Sponsored by Oregon Business

The rise of the mommy economy

| Print |  Email
Articles - May 2012
Monday, April 23, 2012
0512_MothersOfInvention_03
Asha Dornfest works on Parent Hacks from home. The site receives about 100,000 visits a month.
// Photo by Eric Näslund

Of course, in a world where community and commerce are increasingly conflated, selflessness, coupled with self-expression, looks something like a career path. And like Simple Mom’s Oxenreider, Dornfest’s modest aspirations eventually turned into something grand. Seven years after launching Parent Hacks, Dornfest not only earns about $30,000 annually, she has also parlayed the blog into a book deal — Minimalist Parenting: Enjoy Modern Family Life More by Doing Less, co-written by Christine Koh — and was recently tapped by the anti-poverty group ONE to be one of the organization’s ambassadors during an upcoming “ONEMoms” trip to Africa. “I have the opportunity to write this book because I started the blog, and now I have opportunities that are potentially global in their reach. The new digital cottage industry lets you do that.”

The proliferation of Internet technologies has made it easier for everyone, men, women and children, to start a business or make their voices heard. But social media and mobile technologies are also uniquely suited to the millennial mother, mom watchers say. After college students, mothers are the second most viral community online. According to eMarketer, mothers are also more likely to visit blogs than the average online user.

To be sure, moms have always shared parenting tips. Today, the venue has simply shifted from the back fence to the web. But other forces are driving moms online. Compared to previous generations, today’s mothers face “extreme anxiety,” fueled by a surge in single mothers, environmental concerns and a proliferation of consumer choices, says Kit Yarrow, a consumer psychologist at San Francisco State University. In a world where anything goes, “moms are looking to other moms and brands for help” carving out the right path.

Tiffany Larson, a 34-year old Portland mom who blogs for Oxenreider’s Simple Living, is a case in point. In the mommy economy vernacular, she is a classic “mommy influencer,” a mom who uses blogs, Twitter, Pinterest and Facebook to disseminate and share opinions about products, brands and business practices. After her son was born, says Larson, she started researching healthy foods and home products. “I would find information on the web that made me think there were safer products out there than the ones I was using, and I decided to share them with other people.”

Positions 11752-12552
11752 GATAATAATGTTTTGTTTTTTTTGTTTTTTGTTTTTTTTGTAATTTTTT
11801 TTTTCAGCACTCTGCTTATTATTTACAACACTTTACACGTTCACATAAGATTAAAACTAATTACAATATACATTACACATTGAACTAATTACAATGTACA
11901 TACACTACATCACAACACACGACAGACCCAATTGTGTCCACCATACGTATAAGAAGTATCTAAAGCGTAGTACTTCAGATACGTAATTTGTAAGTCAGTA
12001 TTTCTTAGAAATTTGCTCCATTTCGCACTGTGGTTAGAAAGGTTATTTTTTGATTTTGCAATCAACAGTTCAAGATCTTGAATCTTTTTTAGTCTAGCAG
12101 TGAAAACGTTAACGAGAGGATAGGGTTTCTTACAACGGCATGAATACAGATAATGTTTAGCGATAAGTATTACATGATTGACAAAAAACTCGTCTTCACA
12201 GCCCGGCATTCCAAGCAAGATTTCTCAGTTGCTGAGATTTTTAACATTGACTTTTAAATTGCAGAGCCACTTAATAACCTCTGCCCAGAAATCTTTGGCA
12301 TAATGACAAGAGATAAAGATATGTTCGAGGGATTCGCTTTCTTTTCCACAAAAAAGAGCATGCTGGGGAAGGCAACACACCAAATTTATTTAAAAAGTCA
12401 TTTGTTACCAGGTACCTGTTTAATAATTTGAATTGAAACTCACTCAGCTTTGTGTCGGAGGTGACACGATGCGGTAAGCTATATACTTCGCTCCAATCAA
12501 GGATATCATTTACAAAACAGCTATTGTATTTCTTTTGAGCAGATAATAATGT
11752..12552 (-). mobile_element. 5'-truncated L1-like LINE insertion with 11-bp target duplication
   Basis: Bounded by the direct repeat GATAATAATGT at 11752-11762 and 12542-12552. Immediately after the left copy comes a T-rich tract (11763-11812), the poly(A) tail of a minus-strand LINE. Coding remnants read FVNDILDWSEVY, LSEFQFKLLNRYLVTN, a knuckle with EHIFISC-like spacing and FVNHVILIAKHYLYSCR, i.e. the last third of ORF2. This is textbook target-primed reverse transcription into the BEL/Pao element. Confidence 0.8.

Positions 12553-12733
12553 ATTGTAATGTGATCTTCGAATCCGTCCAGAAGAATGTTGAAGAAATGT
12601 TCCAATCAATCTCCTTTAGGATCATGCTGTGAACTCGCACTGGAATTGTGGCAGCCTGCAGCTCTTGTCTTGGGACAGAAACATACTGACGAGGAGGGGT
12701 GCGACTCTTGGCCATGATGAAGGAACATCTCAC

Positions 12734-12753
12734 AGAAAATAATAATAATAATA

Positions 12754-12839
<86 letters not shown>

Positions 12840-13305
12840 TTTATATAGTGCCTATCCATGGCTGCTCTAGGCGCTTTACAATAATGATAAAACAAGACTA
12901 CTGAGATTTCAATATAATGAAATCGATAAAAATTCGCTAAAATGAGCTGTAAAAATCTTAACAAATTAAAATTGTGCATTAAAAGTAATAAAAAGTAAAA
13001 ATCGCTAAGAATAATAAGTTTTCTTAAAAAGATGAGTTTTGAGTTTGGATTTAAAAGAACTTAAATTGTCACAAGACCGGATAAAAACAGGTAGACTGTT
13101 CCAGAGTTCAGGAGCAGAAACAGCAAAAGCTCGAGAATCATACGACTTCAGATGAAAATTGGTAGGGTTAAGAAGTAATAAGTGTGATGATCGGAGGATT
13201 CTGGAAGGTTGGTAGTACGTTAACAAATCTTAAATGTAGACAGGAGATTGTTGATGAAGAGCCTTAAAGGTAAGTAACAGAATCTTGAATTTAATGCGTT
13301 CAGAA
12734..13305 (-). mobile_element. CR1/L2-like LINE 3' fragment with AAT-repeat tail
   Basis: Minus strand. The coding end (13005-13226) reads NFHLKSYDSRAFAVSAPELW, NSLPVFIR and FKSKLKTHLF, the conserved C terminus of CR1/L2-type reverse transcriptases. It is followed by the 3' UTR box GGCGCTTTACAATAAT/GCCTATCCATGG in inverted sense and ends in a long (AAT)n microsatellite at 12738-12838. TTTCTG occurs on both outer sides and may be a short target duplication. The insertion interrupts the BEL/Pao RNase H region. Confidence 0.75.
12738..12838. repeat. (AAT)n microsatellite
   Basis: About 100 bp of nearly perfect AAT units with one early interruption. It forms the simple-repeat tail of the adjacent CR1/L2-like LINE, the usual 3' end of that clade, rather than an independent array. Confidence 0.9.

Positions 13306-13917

A recent blog post focused on alternatives to canned packaging; Larson also purchases books and food products based on recommendations from readers. This past winter, she notes, Campbell Soup decided to phase out use of BPA liners, a change in strategy that was driven by a grassroots social media campaign from moms. “There is a misconception about mommy blogs as fluffy material,” Larson says. “But that gets me excited — that moms have some power.”

In a country where mothers control about 80% of household spending, that power is not lost on companies targeting the mom demographic. “The most critical thing we’ve learned in our research is that you cannot underestimate the power of her-to-her product recommendations,” says Elisa Page, co-founder of BlogHer, a community and media company. Women form “circles of trust” online and trust those circles more than other sources, Page says. “We’re not listening to E.F. Hutton any more. We’re listening to each other.”

 



 

More Articles

Cache and Curry

March 2015
Monday, February 23, 2015
BY JACOB PALMER | OB DIGITAL NEWS EDITOR

Power Lunch at Swagat in Hillsboro.


Read more...

Help Wanted: Poached Jobs aids restaurateurs

March 2015
Friday, February 20, 2015
BY JACOB PALMER | OB DIGITAL NEWS EDITOR

“We thought there was room for something new.”


Read more...

Umbrella Revolution

March 2015
Monday, February 23, 2015

Yeah, we know: Oregonians are way too cool for umbrellas. But today’s stylish, high-tech models will soften the resistance of the most rain hardened.


Read more...

5 questions for inDinero CEO Jessica Mah

The Latest
Tuesday, March 31, 2015
jessicathumbBY JACOB PALMER | DIGITAL NEWS EDITOR

inDinero, a business that manages back-office accounting for startups and smaller companies, recently announced it would relocate its headquarters from San Francisco to Portland. We talked to CEO Jessica Mah about what drew her to Portland and how she plans to disrupt the traditional CPA model.


Read more...

Oregon Business expands events portfolio

The Latest
Friday, March 27, 2015
htctfacebookBY OB STAFF

New events series brings magazine to life.


Read more...

Green Rush: Cashing in on legal marijuana

March 2015
Friday, February 20, 2015
BY COURTNEY SHERWOOD | OB CONTRIBUTOR

Marijuana is big business in Oregon, and it’s about to get bigger.


Read more...

Announcing the date of the 100 Best Green Workplaces in Oregon event

News
Friday, March 20, 2015
OBM-100-best-Green-logo-2015-250pxwBY OB STAFF

Join us to celebrate and network with Oregon’s best green workplaces!


Read more...
Oregon Business magazinetitle-sponsored-links-02
SPONSORED LINKS